Casting is among the oldest manufacturing processes dating back to 4000 B.C. Casting is now more refined, but the basic process has not changed. The metal casting process involves pouring molten metal into a mold cavity where it cools and solidifies into the shape of the cavity. The casting process can produce intricate shapes in a single piece, including parts with internal cavities. Parts can be cast in nearly the final shape desired with only minor machining required, saving time and money.
There are two principle types of molds, expendable and permanent. In permanent-mold casting, the mold is generally made of metallic materials and used over and over. In expendable-mold casting, the mold is made of nonmetallic materials, i.e. sand, plaster or ceramic. The mold is broken to remove the casting, and one mold will make one casting, hence the term expendable.
Clinch River Casting uses expendable sand molds. Sand molds require a bonding agent for the mold to hold its shape. CRC is a 100% Air Set sand foundry. Air Set molding, commonly referred to as No Bake molding, uses a chemically bonded sand. Clinch River Casting employs a Phenolic Urethane resin system. The sand is blended with a three-part resin system in a high-speed sand mixer. The sand leaves the mixer in a “wet” state and cures and hardens around the pattern in a short time. The advantages of No Bake over Green Sand foundries are an improved surface finish, dimensional accuracy, larger castings, and lower tooling costs.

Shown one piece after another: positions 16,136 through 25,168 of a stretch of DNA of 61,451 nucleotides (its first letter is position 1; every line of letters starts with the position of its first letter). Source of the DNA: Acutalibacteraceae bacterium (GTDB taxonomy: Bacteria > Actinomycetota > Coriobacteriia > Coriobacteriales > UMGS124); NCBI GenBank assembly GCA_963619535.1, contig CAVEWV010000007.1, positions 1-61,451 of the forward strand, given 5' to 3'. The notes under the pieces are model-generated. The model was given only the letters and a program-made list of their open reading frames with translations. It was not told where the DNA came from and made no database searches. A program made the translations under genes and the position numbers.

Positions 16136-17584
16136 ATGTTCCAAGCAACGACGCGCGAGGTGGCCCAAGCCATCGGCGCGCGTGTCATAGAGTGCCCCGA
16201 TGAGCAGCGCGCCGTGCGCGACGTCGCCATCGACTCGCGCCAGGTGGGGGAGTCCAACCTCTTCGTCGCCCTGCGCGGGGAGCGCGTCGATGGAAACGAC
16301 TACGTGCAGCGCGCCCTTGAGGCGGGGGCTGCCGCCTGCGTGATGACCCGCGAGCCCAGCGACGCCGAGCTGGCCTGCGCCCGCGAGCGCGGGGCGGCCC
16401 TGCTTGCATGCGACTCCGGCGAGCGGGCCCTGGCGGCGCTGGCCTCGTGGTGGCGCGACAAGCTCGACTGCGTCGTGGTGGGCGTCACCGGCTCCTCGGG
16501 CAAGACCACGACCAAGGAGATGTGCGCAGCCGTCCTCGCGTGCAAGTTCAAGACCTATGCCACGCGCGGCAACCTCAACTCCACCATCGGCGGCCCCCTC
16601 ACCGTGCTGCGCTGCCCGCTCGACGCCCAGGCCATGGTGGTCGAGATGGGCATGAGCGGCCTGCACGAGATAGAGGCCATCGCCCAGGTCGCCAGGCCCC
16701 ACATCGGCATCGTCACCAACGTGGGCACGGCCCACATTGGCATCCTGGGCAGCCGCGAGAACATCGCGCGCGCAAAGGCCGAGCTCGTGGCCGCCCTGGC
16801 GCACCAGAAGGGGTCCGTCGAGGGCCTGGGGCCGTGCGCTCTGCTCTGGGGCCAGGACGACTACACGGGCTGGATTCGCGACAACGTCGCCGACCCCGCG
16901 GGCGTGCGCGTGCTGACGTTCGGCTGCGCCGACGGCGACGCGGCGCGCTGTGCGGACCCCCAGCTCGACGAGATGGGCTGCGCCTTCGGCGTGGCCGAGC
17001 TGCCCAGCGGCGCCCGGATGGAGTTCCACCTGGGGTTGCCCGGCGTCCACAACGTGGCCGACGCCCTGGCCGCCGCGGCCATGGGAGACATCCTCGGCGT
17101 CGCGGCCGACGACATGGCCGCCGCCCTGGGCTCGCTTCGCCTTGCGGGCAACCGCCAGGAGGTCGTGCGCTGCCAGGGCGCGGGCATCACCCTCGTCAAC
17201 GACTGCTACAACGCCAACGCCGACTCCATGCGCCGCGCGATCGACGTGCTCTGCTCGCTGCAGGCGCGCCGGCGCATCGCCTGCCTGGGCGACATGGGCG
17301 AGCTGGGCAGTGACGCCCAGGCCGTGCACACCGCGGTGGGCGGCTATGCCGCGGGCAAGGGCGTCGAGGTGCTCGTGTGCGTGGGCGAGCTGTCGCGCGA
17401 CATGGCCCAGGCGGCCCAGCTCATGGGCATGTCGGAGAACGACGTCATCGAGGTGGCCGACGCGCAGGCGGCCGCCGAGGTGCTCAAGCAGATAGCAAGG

Common Molding Terms
Mold – The sand form that contains the cavity into which molten metal is poured to produce a casting.
Cope – The upper or top section of a mold. (In a horizontally parted mold)
Drag – The lower or bottom section of a mold. (In a horizontally parted mold) See illustration below
Core – A preformed sand shape inserted into a mold to form the interior or undercut of a casting. A core may be as simple as a cylinder to form a hole in a casting or intricate as forming the inside of a volute.